Optional competition kickoff and welcome video delivers a consistent message to all competitors as well as some helpful hints about the competition project.
Technical back up and support provided by the Web Professionals Organization.
Fast and easy sign-up for state SkillsUSA leadership teams to reserve their free competition kit and web-based tools suite.
Because of these new systems the Web Professionals Organization is implementing for this year, any state can run a turnkey competition and give students an opportunity to build
meaningful projects in an engaging online environment. All of this is provided free of charge to any state wishing to have an organized and impactful state-level web design and development competition to prepare their students well for the national competition.
Steve Waddell to lead the Web Professional Association’s education and training efforts into a bold new future, increasing access to education and training around the globe
WebProfessionals.org, a nonprofit professional organization dedicated to encouraging and supporting the development of innovative, affordable and high quality web jobs and career training, has named Steve Waddell as Director of Education and Training.
In this new role, Waddell will use his 30 years of curriculum development, entrepreneurial and market experience to strategically expand the organization’s education initiatives and global influence. Building on the success of the WebProfessionals.org “SchoolofWeb.org” training program Waddell will seek out and cultivate strategic alliances and partnerships that acknowledge the tremendous contribution WebProfessionals.org has on advancing access to quality education and training on behalf of the millions of aspiring and practicing web workers everywhere.
“We are delighted to welcome Steve,” said Mark DuBois, Executive Director of the Web Professionals Association. “His experience and skills match up perfectly with our goals for the next phase of WebProfessionals.org work. Beyond a track record of building global coalitions and championing innovative solutions that improve lives, Steve brings an authentic and inspiring leadership style. His infectious energy, sense of humor and passion for making a positive social impact will propel us while creating a global movement that recognizes, supports, and promotes the vital and complementary role of individually-owned social enterprises.”
Waddell’s entire career has been dedicated to creating innovative solutions and building authentic relationships that result in positive outcomes for all.
“Over the past decade, I have come to know the WebProfessionals.org team and their total commitment to their mission of supporting Web professionals and those that teach. It is hard not to be attracted to working with such a fantastic group of professionals. It is an honor to be joining the WebProfessionals.org team and championing the work of engaging and upskilling the next generation,” said Waddell. “I would not have accepted this opportunity if I had not already seen how WebProfessionals.org has always done the right thing to help existing professionals and professionals on a global scale. They are the international organization with an inclusive vision for all.“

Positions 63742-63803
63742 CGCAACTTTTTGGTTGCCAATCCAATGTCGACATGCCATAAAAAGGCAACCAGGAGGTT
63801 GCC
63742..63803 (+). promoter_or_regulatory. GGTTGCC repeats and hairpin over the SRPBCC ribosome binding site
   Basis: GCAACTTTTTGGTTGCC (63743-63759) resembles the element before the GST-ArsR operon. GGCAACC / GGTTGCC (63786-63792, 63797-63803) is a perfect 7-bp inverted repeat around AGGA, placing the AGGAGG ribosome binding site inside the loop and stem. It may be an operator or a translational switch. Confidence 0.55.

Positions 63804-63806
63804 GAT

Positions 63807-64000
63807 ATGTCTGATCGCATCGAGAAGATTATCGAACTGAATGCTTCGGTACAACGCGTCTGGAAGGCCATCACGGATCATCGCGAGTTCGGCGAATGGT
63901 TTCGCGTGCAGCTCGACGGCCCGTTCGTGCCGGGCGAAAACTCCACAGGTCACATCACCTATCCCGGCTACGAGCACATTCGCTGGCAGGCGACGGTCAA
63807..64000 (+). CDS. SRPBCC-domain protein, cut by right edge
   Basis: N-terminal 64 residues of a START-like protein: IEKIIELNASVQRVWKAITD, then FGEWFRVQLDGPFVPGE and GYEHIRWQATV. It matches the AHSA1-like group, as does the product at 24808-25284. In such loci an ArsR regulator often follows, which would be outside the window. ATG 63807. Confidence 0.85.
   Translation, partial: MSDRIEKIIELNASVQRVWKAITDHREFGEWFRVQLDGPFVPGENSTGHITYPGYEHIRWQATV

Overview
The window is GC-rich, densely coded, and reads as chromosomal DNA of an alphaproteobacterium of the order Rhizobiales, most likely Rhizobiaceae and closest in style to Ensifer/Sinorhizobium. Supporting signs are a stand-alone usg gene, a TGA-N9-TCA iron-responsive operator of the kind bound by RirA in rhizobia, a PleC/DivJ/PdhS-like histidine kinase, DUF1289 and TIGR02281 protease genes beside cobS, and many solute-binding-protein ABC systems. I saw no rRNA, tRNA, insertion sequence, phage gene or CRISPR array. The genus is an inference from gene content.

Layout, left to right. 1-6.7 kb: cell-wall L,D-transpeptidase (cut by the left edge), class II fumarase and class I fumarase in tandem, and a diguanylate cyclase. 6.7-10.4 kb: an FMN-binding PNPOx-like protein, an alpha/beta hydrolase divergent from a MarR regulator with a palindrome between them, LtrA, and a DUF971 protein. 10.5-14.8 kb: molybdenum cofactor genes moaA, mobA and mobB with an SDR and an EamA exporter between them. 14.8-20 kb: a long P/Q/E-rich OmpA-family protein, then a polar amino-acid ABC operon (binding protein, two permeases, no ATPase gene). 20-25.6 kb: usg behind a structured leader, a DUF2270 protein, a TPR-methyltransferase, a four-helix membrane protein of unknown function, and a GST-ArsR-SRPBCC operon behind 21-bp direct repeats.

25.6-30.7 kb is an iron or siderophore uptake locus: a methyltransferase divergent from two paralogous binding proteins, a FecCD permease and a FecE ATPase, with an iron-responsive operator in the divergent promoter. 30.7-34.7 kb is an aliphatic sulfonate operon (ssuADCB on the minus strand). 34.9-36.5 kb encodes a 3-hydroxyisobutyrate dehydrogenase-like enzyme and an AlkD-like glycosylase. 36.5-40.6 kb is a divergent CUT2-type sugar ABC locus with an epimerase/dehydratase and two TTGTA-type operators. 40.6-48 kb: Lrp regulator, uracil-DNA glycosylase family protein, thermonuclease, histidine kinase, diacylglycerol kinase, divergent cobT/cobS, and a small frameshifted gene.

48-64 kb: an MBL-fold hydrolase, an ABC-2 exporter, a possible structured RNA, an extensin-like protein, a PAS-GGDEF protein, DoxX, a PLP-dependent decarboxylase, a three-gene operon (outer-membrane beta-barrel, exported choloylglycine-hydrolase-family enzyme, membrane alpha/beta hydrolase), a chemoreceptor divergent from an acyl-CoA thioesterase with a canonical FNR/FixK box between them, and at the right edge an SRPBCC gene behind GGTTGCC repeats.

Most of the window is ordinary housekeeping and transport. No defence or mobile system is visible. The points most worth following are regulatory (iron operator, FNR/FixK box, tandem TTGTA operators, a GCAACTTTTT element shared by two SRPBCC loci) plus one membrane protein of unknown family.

Established in 1997, WebProfessionals.org is a non-profit professional association dedicated to the support of individuals and organizations who create, manage and market websites, apps and web technologies. The organization provides education and training resources as well as certifications for those who work and teach in web technologies as well as those aspiring to enter this growing career field.
We believe 2019 saw our most successful web design and development competition ever. We held this in Louisville, KY, during the last week of June. Our competition is one of 103 individual competitions at SkillsUSA Nationals. Competitors must win first place in their respective states for the opportunity to compete nationally. We also choose one winner from these competitions to represent the US at WorldSkills. That competition is held every two years (and the next will happen this August in Kazan, Russia).
Our on site team
We are so appreciative of the massive efforts by so many members of Web Professionals to make this competition a reality. We have our team on site for almost an entire week. They conduct the interviews of competitors (and these mimic real interviews as many of the individuals conducting the interviews hire web professionals as part o their daily jobs. They also review the process each team follows as they provide solutions to the business problems posed in our competition work order. They also make certain the server and network environment is running smoothly and that all tams can access their individual server, cloud storage, and editor. This can be a particular challenge when some teams bring school computers which have been so locked down one can not even access the Windows Control Panel. Our team also develops the competition project/ work order and configures the environment before the competition. We are so thankful for all the help and could not do it without you.
We run two separate competitions (Wednesday is for high school students). We had 52 individuals competing this year. Our Thursday competition is for college students. We had 20 individuals competing this year. When the competition ends each day, we transfer all the work by each team to a secure location on one of our web servers. Judges from other states can then review the work of each team. Our judges are practicing web professionals and we have more than one judge review the work of each team. Each judge focuses on a specific area (such as accessibility). All scores are collected and finalized by the following morning. We could not achieve all this without our off site judges. If you are reading this and would like to help (or would like more information), please contact us. We can always use more judges.
An overview of the network environment covers the fundamentals of how competitors access the local resources. Given the logistics of where the event is held, it is simply not feasible (nor cost effective) to offer actual Internet access to competitors.
Before the competition begins, we offer training to competitors and their advisors the day before (Tuesday). This is our opportunity to make certain everyone has a solid understanding of current industry best practices as they relate to web design and development. It also gives competitors and their advisors the opportunity to ask questions and develop a better understanding of what the competition is all about. In the photo below, Jonathan is discussing process best practices.